Is informal politics undemocratic? Trilogues, early agreements and the selection model of representation

Over the last two decades, the European Parliament (EP) has been empowered to make European Union (EU) legislation more inclusive, transparent and accountable. Yet, co-legislation has increased informalization and seclusion, as an ever-larger proportion of legislative acts is pre-agreed between Parliament and Council prior to first reading. This article asks under which conditions informalization is democratically problematic or tenable. So far, ‘early agreements’ have been criticized for their lack of transparency and accountability, their challenge to deliberation and inclusiveness, and their differential empowerment of ‘relais actors’. Little attention has been paid, however, to the representation of the parliamentary principal in trilogues. This article draws on Jane Mansbridge's selection model of representation to fill the gap; it argues that representation with a strong ‘selection core’ and a weak ‘sanction periphery’ is, prudentially, best-suited for bicameral bargaining, and it introduces normative standards that make the selection model democratically tenable. A close analysis of codecision's current practices and institutions shows that these fall short of ‘good deliberation at initial selection’ and of ‘narrative accountability’; ‘ease of maintenance and de-selection’ is approximated and ‘transparency in rationale’ is strengthened in the EP's 2012 Rules of Procedure. Future reform should, therefore, introduce two democratically crucial, yet hitherto neglected, measures: open deliberation about the appointment of rapporteurs; and reason-giving and justification (in addition to reporting back) by trilogue negotiators.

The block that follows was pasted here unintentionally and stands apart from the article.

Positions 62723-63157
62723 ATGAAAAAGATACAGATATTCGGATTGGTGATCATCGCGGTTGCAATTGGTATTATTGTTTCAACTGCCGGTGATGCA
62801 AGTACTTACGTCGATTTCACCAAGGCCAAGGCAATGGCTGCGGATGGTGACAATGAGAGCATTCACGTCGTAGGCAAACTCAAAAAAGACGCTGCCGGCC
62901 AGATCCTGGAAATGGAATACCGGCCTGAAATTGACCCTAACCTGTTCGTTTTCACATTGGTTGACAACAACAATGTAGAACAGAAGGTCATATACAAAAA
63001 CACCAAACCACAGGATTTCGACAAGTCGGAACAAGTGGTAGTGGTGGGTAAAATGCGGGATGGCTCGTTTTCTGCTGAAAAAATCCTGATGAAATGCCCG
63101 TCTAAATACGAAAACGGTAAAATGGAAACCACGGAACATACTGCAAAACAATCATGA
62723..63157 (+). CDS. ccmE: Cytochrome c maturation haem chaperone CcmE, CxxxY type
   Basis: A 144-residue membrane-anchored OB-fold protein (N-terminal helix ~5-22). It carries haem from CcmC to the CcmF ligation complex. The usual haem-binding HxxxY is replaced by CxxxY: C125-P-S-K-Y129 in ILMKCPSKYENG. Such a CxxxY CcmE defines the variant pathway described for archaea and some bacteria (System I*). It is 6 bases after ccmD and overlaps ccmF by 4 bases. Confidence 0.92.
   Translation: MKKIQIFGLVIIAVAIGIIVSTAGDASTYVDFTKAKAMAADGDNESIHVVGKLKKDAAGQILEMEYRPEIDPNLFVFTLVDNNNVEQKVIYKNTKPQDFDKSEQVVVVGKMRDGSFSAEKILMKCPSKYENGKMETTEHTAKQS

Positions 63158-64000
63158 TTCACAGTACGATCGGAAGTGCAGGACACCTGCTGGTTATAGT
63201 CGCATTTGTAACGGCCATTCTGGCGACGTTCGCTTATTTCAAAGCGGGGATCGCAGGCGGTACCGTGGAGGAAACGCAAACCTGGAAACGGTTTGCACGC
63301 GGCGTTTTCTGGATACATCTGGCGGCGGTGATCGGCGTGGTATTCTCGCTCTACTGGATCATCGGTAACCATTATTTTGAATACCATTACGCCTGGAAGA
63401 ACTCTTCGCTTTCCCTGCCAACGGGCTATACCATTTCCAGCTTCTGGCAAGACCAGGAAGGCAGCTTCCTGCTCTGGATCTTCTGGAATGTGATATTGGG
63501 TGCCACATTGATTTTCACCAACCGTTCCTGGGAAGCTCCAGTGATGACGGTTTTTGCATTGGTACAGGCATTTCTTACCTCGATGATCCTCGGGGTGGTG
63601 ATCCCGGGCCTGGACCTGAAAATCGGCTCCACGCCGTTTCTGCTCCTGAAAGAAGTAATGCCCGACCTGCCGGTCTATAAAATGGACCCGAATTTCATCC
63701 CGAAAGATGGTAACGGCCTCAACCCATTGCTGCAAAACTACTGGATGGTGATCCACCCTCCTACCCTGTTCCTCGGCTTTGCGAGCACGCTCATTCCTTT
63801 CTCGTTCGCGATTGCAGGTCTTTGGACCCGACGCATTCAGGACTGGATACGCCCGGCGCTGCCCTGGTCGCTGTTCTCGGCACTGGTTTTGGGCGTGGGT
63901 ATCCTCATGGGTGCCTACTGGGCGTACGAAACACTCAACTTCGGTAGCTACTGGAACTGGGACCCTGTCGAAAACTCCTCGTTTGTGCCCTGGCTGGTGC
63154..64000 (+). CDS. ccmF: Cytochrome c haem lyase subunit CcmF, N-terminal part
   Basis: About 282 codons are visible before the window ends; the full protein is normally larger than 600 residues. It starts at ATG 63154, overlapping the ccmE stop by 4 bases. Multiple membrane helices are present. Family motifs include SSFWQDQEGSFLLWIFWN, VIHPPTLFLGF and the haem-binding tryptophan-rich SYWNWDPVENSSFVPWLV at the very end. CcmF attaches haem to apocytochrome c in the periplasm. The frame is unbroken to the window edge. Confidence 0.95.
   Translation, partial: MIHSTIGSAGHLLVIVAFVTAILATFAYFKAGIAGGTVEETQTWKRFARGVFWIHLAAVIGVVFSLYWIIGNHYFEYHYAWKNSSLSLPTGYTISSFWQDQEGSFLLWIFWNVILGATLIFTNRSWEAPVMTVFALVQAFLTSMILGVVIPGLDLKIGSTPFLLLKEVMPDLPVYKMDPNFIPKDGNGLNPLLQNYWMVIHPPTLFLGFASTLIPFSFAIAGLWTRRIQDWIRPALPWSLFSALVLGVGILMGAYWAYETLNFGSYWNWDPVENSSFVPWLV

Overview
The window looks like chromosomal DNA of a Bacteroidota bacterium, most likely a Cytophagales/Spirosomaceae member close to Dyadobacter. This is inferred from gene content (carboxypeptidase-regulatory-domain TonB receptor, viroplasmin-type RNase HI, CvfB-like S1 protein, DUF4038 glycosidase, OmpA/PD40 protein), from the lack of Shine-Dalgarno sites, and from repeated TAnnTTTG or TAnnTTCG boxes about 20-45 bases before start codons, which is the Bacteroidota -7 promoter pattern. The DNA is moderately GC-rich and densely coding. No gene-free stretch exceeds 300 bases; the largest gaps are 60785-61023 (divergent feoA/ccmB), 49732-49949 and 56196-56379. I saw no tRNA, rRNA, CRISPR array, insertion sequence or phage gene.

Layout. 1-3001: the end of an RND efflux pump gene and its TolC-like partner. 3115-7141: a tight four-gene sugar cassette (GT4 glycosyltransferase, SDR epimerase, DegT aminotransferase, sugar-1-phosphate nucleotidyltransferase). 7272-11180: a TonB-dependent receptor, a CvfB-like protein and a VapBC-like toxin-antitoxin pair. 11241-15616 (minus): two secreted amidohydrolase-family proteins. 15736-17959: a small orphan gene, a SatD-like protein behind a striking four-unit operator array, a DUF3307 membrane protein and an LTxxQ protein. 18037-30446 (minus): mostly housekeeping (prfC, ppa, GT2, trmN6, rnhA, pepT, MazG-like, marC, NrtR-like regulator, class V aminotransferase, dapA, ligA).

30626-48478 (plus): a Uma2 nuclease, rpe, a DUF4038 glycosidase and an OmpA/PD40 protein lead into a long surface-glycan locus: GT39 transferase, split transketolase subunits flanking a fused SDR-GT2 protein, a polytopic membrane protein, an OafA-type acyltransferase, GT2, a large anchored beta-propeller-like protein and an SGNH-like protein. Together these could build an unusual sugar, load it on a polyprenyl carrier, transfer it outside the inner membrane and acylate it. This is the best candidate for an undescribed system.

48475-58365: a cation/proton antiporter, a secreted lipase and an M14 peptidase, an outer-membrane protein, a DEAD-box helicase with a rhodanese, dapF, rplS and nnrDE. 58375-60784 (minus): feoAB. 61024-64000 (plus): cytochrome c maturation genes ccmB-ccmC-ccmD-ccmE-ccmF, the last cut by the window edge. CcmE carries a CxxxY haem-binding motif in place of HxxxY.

Christine Reh (2014). “Is Informal Politics Undemocratic? Trilogues, Early Agreements and the Selection Model of Representation”. In: Journal of European Public Policy 21:6, 822-841.

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